I’m pretty sure that most (or, some) people who like reading books go through a phase of reading solely about unrequited love affairs, painful memories and champagne drinking. It usually starts with The Great Gatsby. It’s a gateway book. It often leads to Nabokov. That’s what happened to me anyway, and although I’ve drifted away recently (I got lost somewhere around The Luzhen Defence because, well, it’s a book about chess) I still think Nabokov could write better than almost anyone. Which is a little galling for every native English-speaking writer, because he was Russian.
Anyway – he wrote pervy books full of lust and longing, and for a straight man he had an excellent eye for lady fashion. The character of Lucette in Ada or Ardor gets all the best outfits, from her ‘emerald-studded cigarette case’ and ‘very short evening gown in lustrous cantharid green’ to her bright copper hair and series of black silk handbags that ‘click’ open. What a dame. (Cantharid is a kind of beetle. I had to look that up.) She goes to dinner one night in a dress of bronze ostrich feathers, with ‘jewels’ on her head.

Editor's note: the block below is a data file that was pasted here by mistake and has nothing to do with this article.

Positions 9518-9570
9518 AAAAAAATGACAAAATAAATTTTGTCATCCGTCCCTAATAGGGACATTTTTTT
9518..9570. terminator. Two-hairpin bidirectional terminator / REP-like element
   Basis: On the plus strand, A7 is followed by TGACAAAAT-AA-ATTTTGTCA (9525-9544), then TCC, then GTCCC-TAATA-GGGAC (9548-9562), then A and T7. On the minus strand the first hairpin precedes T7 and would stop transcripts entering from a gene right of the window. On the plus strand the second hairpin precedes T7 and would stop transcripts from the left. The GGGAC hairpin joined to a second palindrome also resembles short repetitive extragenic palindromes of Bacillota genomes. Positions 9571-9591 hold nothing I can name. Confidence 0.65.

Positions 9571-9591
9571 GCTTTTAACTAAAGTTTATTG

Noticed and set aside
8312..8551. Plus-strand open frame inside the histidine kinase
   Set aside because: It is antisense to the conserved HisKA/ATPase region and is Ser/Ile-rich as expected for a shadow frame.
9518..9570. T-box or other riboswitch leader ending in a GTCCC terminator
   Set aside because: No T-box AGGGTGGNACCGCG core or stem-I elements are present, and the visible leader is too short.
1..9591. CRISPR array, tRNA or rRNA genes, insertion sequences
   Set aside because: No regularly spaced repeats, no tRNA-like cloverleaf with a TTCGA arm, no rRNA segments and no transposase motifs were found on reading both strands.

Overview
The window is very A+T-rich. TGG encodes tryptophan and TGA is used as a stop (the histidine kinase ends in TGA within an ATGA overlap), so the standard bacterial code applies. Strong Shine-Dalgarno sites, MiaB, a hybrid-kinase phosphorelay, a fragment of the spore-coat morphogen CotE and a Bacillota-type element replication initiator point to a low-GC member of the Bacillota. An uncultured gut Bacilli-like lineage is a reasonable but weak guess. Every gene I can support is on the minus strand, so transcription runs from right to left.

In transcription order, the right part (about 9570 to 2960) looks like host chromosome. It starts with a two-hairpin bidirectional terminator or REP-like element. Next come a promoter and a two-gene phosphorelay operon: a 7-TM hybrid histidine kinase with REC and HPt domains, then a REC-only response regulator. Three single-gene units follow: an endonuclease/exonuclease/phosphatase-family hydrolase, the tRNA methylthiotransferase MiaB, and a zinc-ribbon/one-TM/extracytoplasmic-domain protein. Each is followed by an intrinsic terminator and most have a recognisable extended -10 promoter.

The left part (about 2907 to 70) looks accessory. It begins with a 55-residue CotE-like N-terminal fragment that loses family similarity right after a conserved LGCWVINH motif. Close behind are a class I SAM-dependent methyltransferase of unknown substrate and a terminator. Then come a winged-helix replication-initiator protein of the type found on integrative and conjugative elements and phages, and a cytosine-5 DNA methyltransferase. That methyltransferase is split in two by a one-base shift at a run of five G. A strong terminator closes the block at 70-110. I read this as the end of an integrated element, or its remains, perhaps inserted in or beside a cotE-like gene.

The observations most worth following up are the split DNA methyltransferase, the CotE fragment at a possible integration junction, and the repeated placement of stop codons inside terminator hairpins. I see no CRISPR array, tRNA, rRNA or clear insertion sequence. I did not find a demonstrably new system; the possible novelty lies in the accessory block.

Check out this bit of serious chic:
‘He headed for the bar and made out, through the optical mist, the girl whose silhouette he recalled having seen now and then, passing alone, drinking alone, always alone […] She wore a high-necked, long-sleeved romantic black dress with an ample skirt, fitted bodice and ruffy collar, from the black soft corolla of which her long neck gracefully rose. We know, we love that high cheekbone and the forward upsweep of black lashes and the painted feline eye’. (p.361, Penguin 2000)
There must be so many other literary hotties like Lucette that I don’t know about. Please let me know of any. I need their unattainable glamour in my life.